Ógra Fianna Fail have strongly refuted the Union of Students in Ireland’s (USI) claims that their student loan proposal would “desecrate” Ireland.
The Fianna Fail youth branch launched their income contingent student loan proposal at the end of October. Their proposed scheme would give students the option of availing of a loan for their education which they would not be obliged to pay back until they are in a financial position, post-graduating to do so.
“The way an income contingent loan system is set up, it cannot possibly become overwhelming to students. Student debt, as it is is overwhelming because as it is they’re forced to go to private banks which ask for the money up front the second they graduate on very high rates. If it’s income-linked it can never become unsustainable,” Ógra Fianna Fail president, Eoin Neylon explained in an interview with The College View.
Neylon lambasted the current system in place saying it allows for equality of opportunity not equality of access. “We have a situation in Ireland where we’re asking students to pay €3000 in registration fees, upfront I don’t know how anyone could call that free fees because it is very obvious to us that the era of free fees in gone. What we are looking at is a system of getting as many people into third level education as they want,” he said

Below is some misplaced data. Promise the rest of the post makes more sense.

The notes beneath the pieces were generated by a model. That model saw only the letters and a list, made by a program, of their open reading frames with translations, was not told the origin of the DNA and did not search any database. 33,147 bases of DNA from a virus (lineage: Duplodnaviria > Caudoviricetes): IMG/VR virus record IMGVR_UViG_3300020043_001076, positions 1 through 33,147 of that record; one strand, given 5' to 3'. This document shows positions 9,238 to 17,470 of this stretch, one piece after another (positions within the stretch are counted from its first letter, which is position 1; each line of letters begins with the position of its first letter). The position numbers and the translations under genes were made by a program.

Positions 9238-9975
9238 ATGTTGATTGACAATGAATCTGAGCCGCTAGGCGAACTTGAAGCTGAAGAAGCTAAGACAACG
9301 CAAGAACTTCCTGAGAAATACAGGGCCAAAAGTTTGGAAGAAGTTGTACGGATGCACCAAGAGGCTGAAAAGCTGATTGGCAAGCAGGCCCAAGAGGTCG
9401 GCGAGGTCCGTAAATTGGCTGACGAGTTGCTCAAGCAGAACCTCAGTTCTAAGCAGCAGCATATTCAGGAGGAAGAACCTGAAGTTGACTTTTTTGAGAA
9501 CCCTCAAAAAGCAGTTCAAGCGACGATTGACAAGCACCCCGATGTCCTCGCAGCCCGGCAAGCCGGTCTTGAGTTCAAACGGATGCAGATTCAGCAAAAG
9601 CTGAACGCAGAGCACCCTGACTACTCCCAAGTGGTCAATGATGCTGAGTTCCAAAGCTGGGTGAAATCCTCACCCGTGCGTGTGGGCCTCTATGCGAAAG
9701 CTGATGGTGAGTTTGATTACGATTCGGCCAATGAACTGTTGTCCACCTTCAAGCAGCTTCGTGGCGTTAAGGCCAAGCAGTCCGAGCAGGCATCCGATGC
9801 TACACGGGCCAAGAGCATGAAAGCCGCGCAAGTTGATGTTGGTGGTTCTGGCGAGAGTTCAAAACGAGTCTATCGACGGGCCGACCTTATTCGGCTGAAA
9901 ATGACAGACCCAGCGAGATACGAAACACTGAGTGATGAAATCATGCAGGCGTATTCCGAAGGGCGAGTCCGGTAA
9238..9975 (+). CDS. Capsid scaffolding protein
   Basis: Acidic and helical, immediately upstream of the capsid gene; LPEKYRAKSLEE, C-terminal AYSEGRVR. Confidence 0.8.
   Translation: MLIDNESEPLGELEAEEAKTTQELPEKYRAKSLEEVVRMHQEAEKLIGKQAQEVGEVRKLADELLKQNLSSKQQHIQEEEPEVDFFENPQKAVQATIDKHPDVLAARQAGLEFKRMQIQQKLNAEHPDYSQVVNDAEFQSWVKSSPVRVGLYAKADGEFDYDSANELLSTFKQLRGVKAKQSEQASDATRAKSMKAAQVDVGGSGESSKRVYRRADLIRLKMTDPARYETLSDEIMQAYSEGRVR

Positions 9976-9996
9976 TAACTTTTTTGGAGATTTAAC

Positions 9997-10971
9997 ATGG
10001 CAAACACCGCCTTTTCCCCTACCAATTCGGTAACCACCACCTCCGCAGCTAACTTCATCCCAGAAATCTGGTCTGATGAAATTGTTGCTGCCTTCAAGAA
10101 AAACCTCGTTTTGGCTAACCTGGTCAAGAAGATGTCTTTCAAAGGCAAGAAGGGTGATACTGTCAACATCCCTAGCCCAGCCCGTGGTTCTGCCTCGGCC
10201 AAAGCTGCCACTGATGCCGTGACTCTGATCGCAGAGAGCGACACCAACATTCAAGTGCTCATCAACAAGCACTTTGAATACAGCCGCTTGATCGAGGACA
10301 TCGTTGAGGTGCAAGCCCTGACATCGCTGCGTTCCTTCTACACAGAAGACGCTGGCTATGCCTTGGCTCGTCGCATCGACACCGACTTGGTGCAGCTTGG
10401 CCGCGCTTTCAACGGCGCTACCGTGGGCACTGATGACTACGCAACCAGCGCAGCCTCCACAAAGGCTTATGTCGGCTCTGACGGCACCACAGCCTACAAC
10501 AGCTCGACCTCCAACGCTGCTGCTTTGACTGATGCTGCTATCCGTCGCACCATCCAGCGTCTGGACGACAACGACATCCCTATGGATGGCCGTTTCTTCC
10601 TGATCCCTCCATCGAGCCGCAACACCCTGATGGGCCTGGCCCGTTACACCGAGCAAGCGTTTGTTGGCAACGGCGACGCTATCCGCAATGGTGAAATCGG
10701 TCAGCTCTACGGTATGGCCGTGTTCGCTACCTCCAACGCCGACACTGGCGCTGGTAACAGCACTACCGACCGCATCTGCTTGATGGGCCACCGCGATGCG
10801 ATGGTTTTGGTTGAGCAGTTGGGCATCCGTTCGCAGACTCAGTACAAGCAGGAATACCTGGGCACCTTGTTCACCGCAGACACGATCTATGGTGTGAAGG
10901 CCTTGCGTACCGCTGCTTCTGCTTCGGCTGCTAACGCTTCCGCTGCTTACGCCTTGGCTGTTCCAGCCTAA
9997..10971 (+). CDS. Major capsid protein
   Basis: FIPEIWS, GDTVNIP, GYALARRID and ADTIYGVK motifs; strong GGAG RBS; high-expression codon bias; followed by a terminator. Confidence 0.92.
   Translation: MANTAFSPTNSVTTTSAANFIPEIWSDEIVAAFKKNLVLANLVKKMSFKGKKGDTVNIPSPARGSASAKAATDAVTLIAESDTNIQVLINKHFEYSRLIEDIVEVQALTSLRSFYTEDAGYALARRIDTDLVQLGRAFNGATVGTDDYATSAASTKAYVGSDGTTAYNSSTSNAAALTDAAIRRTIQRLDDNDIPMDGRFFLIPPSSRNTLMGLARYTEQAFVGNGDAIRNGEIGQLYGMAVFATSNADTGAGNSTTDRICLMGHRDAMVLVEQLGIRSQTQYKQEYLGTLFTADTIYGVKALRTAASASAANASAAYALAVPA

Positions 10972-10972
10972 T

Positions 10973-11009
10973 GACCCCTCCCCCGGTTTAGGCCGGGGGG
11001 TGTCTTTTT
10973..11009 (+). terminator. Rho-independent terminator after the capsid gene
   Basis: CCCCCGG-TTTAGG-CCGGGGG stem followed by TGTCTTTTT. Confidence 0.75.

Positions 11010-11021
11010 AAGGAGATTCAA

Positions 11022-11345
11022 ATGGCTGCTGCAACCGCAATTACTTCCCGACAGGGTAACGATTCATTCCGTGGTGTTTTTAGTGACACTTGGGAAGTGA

The USI strongly opposed the group’s proposal in a statement on their website. “It would desecrate Ireland, tearing it apart and converting it from the land of saints and scholars into the land of corporate greed and economically paralysed,” the statement read. The Ógra president strongly rejects these claims.
“What USI have done is they have looked at student loan systems which are not ideal- UK and USA, but that’s not what Ógra has proposed. Yes those systems are not ideal and they have their flaws, that’s why we didn’t back those, that’s why we’re not calling for those systems. We’re calling for a very different system. A hybrid of the New Zealand and Australian models which have huge successes in getting young people into college,” Neylon said.
The current grant awarding scheme would be sustained in tandem with Ógra’s proposal. “The grant system in fantastic, and it has done wondrous things for people from bad socioeconomic backgrounds. We are proposing it is kept as is, in fact we want the grant system expanded to cover postgrads as well that were cut out of the current system,” said Neylon.
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